Liam Neeson, Forest Whitaker, Maggie Grace
M (violence, offensive language)
It's time to wrap up this franchise.
The success of the first Taken was based on Liam Neeson's infamous phone call and his "unique set of skills" that made him an action hero in his mid-50s. It was always going to be tricky for sequels to improve on this, and although Neeson throws himself into the action in this third and final film of the trilogy, he and the franchise that revived his career are looking a little slow and tired.
The approach is much the same as in previous films, but instead of another excursion to Europe, the setting has moved to Los Angeles, the hometown of Neeson's former CIA agent Bryan Mills.
Mills is set up for the murder of his ex-wife (Famke Janssen) and becomes the hunted.
Not an original or particularly complicated narrative, but one which is often explained throughout the film, as if after each action sequence everyone needs to remind themselves what happened and why.
All the mandatory action film components are here; the car chases are exhilarating, the combat scenes are shot with jarring hand-held camera work that takes you into the action. It's violent, but no more so than the previous films, and Mills still seems to get particularly worked up when he encounters Russians.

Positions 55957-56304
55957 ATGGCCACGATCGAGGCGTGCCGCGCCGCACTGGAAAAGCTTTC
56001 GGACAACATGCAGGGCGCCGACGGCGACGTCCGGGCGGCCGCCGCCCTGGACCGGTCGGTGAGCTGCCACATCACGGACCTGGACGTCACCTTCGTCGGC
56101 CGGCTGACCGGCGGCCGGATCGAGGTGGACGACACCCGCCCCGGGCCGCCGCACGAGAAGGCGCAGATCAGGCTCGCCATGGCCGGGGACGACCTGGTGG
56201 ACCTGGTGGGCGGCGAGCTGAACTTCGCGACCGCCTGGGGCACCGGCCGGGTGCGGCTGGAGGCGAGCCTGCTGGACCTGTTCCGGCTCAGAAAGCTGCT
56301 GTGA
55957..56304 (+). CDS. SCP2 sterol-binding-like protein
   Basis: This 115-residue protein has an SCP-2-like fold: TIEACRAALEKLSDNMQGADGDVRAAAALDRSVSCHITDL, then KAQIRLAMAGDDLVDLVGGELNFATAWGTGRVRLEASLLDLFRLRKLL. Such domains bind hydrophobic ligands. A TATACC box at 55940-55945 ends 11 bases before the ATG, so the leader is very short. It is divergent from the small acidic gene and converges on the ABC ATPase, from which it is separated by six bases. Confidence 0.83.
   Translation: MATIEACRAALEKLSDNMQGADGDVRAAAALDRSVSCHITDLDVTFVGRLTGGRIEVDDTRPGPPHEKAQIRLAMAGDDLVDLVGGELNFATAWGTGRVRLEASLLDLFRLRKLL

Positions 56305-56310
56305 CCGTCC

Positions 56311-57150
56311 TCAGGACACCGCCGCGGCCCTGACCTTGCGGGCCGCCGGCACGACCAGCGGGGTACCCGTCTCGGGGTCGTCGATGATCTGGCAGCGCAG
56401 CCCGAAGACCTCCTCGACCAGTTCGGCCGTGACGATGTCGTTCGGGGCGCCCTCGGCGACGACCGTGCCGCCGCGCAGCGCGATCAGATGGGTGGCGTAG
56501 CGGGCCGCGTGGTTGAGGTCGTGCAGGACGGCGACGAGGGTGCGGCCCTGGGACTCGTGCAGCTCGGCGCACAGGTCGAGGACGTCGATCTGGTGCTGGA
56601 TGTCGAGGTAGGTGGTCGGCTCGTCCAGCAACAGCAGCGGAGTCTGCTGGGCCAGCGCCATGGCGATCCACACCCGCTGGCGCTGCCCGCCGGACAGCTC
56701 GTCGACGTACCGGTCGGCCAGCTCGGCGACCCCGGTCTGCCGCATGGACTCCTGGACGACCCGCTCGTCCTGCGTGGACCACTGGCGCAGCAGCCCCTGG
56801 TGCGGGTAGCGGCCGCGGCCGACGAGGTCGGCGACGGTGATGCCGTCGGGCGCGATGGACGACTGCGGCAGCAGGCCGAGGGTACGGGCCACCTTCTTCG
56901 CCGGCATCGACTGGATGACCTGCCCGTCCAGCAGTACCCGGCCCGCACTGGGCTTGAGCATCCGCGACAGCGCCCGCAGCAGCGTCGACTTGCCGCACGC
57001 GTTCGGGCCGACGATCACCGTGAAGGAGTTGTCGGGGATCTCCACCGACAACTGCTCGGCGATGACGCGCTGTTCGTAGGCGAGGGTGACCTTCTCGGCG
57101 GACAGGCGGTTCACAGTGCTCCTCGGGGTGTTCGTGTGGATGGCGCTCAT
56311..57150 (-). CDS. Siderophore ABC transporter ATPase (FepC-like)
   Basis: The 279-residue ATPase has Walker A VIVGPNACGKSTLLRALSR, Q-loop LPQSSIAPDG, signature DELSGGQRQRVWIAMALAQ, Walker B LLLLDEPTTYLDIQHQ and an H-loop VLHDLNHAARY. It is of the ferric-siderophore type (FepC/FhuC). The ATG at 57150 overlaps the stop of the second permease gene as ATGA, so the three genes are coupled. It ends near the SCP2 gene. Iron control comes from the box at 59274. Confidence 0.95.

As he searches for his wife's killer and tries to protect his daughter Kim (Maggie Grace), Mills is more prone to reflective moments this time, though these pauses among the action slow the pace.
Forest Whitaker is a nice addition to the cast and, as the only competent cop on the force and the only supporting cast, able to match Neeson's presence on screen.
But it's Neeson that franchise fans will come back for.
And although his lethally protective father routine has run its course, it's been fun watching the old bloke make the most of it.
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